It told the maker of Spectrum Canola Oil that it could not use a label that included a red circle with a line through it and the words "GMO," saying the symbol suggested that there was something wrong with genetically engineered food.
"This to me raises questions about whose interest the FDA is protecting," House Rep. Dennis Kucinich (D-OH) told the Post. Kucinich has repeatedly introduced bills in the House that would require the labeling of genetically modified foods.
David Edwards, director of animal biotechnology at the Biotechnology Industry Organization, told the Post that "extra labeling only confuses the consumer. ... It differentiates products that are not different. As we stick more labels on products that don't really tell us anything more, it makes it harder for consumers to make their choices."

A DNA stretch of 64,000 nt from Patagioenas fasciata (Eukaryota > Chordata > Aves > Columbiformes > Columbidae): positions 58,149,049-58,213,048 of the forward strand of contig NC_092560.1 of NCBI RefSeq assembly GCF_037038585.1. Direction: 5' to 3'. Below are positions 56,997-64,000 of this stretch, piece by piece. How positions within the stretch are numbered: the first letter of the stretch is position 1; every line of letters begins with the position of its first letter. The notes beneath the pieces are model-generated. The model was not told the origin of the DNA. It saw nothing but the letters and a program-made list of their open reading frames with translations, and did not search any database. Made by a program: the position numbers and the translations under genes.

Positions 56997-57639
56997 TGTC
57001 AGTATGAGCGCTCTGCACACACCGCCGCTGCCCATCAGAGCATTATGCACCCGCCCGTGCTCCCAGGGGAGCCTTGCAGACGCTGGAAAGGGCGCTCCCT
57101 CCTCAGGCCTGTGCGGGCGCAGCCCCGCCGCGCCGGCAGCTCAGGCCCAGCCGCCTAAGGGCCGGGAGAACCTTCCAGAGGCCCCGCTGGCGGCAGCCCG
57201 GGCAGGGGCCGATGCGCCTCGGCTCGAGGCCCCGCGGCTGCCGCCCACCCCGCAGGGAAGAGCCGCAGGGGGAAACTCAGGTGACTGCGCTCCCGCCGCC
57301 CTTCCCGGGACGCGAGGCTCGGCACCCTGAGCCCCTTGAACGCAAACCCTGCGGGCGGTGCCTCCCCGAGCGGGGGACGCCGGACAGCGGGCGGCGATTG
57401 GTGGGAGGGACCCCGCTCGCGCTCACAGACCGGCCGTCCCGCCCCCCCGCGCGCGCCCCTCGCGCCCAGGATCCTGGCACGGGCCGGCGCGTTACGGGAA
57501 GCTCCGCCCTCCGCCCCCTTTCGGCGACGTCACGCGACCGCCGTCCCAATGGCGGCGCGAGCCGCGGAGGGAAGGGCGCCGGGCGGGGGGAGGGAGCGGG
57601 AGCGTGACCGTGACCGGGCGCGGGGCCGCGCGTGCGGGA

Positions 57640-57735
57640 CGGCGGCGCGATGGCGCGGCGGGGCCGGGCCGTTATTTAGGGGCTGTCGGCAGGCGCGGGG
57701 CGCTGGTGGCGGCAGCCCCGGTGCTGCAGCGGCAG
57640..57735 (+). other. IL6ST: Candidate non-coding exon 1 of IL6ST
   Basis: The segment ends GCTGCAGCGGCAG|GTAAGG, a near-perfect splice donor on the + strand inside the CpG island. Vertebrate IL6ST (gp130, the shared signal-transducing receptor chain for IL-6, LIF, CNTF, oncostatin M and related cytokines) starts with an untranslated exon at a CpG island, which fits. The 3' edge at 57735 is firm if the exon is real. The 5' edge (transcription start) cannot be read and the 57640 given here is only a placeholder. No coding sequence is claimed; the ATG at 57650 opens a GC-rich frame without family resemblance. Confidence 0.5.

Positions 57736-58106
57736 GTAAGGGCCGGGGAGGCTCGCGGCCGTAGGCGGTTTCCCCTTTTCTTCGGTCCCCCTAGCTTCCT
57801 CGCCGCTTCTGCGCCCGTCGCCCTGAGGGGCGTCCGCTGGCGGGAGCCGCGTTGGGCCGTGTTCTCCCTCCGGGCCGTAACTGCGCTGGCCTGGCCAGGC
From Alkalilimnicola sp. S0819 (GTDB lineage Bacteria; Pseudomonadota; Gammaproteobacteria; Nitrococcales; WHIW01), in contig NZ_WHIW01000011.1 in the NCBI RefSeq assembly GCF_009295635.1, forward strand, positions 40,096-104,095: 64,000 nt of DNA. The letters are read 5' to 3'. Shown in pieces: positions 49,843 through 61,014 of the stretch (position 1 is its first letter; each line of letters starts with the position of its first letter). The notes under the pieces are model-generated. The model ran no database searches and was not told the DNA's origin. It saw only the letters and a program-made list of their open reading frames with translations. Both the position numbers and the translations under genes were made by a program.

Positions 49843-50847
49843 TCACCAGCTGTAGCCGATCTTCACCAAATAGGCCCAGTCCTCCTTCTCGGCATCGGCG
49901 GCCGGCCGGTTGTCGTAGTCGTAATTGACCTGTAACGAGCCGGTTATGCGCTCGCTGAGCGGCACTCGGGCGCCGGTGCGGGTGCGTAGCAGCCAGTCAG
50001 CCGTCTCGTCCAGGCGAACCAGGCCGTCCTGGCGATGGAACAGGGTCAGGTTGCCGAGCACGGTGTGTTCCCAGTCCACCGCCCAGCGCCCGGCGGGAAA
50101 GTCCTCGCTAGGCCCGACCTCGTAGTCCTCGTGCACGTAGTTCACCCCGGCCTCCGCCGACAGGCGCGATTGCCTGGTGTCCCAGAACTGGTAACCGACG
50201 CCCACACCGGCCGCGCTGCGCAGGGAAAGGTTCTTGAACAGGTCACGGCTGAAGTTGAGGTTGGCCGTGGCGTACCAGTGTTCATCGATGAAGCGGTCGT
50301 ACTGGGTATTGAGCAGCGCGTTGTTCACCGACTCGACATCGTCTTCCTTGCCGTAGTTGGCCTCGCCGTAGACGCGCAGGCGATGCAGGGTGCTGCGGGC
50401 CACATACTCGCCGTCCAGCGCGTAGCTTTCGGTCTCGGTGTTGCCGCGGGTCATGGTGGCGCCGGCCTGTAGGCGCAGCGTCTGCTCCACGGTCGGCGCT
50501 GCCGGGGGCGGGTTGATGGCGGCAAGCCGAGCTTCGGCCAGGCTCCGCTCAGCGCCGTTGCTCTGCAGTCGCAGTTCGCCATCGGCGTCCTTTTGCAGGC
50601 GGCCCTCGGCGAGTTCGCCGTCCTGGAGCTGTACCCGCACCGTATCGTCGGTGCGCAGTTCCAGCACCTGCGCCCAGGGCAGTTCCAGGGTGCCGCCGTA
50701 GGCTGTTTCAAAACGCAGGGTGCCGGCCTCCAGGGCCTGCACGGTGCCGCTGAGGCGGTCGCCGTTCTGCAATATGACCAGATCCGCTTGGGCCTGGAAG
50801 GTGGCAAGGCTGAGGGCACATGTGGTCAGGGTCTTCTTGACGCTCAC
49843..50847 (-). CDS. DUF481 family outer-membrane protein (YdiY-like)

The Post notes that the debate over genetically modified salmon, which will be decided at an FDA advisory panel meeting this week, "comes at a time when Americans seem to want to know more about their food - where it is grown, how it is produced and what it contains."
"The public wants to know and the public has a right to know," New York University nutrition professor Marion Nestle told the Post. "I think the agency has discretion, but it's under enormous political pressure to approve [the salmon] without labeling."
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